In the 1950s, the American management was prevailing across the world. In the 1970s, the Japanese management, which had created the amazing economic wonder, became known as the most popular in the world. However, ‘China phenomena’ is currently changing the knowledge balance of the world. Chinese management emerged in the 1980s as the economic reform started in the late 1970s. Chinese business has been growing from national to international and to the global market. Scholars have made interesting comparison between American management and Chinese management. Now Chinese management is under scrutiny. Chinese philosophy is not a single homogeneous work but draws wisdom from many philosophers, some even contradictory. And the gist of the Chinese philosophy is ‘embracing contradiction’, which inspires ‘embracing innovation’.
The analysis of the synthesis between Eastern and West management principles suggests that outstanding thinkers with different ethnic background have no doubt shared common wisdom in doing things in the proper way. Management, from this perspective, can be regarded as a universal phenomenon across national boundaries. Albeit Chinese philosophers made propositions in management far earlier than Western scholars, there has been limited application in the modern business and economic development. In the era of globalisation, there is an urgent need for the global business and management education to catch up with modern management techniques while at the same time to overhaul the entire system of management thinking, incorporating the best of the West and East, to develop a body of knowledge – integration and development of Western management principles with Eastern management philosophy – a global vision that is culturally fit and appropriate to global business environment.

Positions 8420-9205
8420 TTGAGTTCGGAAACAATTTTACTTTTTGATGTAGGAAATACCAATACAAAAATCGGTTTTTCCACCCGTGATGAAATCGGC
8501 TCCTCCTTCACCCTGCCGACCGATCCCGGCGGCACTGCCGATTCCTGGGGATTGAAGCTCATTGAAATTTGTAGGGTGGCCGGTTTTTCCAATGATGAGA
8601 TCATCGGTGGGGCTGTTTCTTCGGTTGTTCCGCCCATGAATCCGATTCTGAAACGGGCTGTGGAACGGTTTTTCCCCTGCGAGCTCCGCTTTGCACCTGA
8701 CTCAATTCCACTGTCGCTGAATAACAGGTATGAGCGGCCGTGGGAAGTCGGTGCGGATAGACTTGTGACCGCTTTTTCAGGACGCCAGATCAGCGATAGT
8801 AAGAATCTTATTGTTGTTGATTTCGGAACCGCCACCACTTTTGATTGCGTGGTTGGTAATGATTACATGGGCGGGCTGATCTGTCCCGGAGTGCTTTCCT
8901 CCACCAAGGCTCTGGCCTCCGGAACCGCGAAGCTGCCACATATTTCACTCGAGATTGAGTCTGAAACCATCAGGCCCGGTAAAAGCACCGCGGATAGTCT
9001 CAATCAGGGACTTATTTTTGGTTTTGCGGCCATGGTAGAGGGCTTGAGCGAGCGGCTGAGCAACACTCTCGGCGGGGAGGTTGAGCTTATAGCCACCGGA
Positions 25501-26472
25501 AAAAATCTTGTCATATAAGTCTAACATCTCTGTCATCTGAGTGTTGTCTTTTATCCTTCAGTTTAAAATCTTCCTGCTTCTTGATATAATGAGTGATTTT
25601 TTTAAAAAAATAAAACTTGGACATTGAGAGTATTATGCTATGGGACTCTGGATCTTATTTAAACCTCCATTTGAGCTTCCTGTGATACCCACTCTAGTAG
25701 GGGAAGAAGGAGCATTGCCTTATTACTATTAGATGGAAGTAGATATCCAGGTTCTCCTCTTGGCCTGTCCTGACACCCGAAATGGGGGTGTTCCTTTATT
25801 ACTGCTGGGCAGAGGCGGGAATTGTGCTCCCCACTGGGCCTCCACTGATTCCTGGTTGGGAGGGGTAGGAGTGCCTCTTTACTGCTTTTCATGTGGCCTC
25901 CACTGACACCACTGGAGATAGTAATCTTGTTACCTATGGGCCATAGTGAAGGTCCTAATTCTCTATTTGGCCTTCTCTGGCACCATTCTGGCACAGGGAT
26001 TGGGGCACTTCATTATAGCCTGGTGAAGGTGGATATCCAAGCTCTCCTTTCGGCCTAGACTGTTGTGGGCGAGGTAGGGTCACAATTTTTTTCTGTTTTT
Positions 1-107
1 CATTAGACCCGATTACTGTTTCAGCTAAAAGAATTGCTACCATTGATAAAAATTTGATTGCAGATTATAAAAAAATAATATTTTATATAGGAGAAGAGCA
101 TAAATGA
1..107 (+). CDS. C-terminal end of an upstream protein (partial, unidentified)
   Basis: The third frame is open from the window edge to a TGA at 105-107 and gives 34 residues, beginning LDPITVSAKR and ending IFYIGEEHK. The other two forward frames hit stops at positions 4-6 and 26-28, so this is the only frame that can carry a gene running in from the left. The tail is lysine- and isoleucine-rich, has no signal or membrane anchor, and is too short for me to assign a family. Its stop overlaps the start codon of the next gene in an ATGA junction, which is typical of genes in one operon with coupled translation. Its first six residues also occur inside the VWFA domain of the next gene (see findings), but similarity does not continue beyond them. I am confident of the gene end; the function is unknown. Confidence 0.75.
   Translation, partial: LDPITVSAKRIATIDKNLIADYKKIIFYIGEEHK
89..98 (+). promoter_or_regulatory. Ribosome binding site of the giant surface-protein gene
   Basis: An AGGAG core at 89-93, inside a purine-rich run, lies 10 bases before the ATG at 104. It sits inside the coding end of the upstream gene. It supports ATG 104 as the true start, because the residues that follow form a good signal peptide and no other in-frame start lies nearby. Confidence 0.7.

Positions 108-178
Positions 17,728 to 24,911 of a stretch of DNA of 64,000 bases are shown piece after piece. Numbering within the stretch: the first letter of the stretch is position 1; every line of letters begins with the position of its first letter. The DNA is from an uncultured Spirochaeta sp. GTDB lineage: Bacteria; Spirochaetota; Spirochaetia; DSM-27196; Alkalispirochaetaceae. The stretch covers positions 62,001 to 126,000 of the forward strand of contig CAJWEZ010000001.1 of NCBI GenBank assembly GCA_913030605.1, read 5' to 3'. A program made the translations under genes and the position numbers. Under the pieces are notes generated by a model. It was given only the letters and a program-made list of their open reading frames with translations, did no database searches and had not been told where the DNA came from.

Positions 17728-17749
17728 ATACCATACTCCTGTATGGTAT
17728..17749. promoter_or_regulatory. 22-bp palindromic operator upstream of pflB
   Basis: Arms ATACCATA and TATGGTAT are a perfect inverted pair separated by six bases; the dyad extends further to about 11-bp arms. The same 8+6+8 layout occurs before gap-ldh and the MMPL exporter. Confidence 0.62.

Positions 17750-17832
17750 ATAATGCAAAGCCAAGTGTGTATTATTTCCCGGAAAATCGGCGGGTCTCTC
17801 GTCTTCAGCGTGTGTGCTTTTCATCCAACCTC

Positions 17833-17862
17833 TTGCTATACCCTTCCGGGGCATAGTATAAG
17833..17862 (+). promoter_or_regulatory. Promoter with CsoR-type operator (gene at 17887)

I have been passionate about West meets East – Integration and Development of Western management with Eastern philosophy. As mentioned previously, since 2009 when I was in Cambridge, I have devoted huge efforts in achieving this vision. This has allowed me to develop the creed for business management education from West leads East to West meets East. I have been instrumental in transforming a firm strategic vision into reality with passionate and relentless insistence on (1) the integration and development of Western management with Eastern philosophy and (2) the integration of world class research with teaching and learning in business and management education and (3) the integration of technology and innovation with business management. In the last 15 years I have been frequently requested to provide strategic advice and support to senior management teams in pursuing strategic organisational changes in universities and business/management schools in China and the West.
In many ways, I feel it important to have a transformational leadership, embracing different cultures and civilisations. I felt it deeply when I excelled leadership as a President of SIAS International University in China and currently as a President of New Beacon Campus in the UK. To me, this is crucial in the delivery of a success.